An industrial society, it becomes obvious, has its own inevitable logic, simply because its needs and values are determined by its technology. In such a society the artifacts are not something added on, like a coat of paint or a caboose; they are basic, central, the revelation of its mind and heart.4213
A high-tech society values solitary life and experience over communal, the mediated experience over the direct, and the mechanical expressions of a shared culture (networks, programs, electronic games) over the personal (taverns, schools, parks).5213
The extraordinary suburbanization of America in the last half century has been one principal way by which the places and values of the past have been destroyed or enfeebled. People have been sucked from neighborhoods and villages by government building and road policies, tax incentives, bank practices, consumer propaganda, and other devices of a modernizing society, and relocated in sterile enclaves where the cohesive arrangements of the past, much less the ancient connections to the natural world, are not only missing but impossible to create. Such places are not accidental, inevitable phenomena, mind: they are the quite explicit expression of a mass-production, consumer-directed, relentlessly mobile technological society, producing the anomie and atomization that make good workers and citizens, the dependence and emptiness that make good consumers. But so little do they provide the fertile soil for roots and stability of family or community that, statistically speaking, fully a fifth of the population over the last twenty years has changed homes every single year.6214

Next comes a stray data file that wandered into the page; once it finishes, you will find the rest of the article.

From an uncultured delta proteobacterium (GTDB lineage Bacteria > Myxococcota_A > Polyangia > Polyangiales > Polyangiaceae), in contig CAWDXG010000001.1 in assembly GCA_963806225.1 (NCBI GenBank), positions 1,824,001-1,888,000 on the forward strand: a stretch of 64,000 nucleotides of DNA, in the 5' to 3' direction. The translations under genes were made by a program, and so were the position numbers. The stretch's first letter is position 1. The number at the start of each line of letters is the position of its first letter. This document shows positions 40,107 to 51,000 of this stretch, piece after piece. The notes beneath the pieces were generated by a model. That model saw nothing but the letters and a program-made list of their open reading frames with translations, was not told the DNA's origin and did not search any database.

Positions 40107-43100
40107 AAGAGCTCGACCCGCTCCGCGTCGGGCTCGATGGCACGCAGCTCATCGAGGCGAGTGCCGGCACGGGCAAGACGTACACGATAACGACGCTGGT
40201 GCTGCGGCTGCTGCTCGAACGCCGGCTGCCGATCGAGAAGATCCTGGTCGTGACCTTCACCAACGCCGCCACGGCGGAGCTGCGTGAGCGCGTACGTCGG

About computers, over which much dispute rages, it suffices to say that they have two fundamental, fatal flaws – quite apart from the fact that a great deal of pollution and sweatshop labor is involved in their manufacture, some real risks to health and bodily functions are connected to their operation, considerable deskilling and job displacement result from their corporate use, and increasing surveillance and invasion of privacy attend their proliferation. First, in the hands of the large centralizing corporations and bureaucracies that devised and perfected them in the first place, and in service to the goals of production, profitability, and power, computers are steering the world toward social inequity and disintegration and toward environmental instability and collapse, and doing so with more speed and efficiency with every passing year – regardless of how many people on the Internet believe they are saving the planet. Second, computers interpose and mediate between the human and the natural world more completely than any other technology – they are uniquely capable of reproducing another nature through biotechnology and many “virtual” ones – and are the instruments that primarily energize the technosphere that not merely distances this civilization from nature but sets it at war with nature for its daily sustenance. Next to that it is quite significant whether some individuals find that the values of a technological society – speed, ease, mass information, mass access, and the like – are served and enhanced by such machines.7257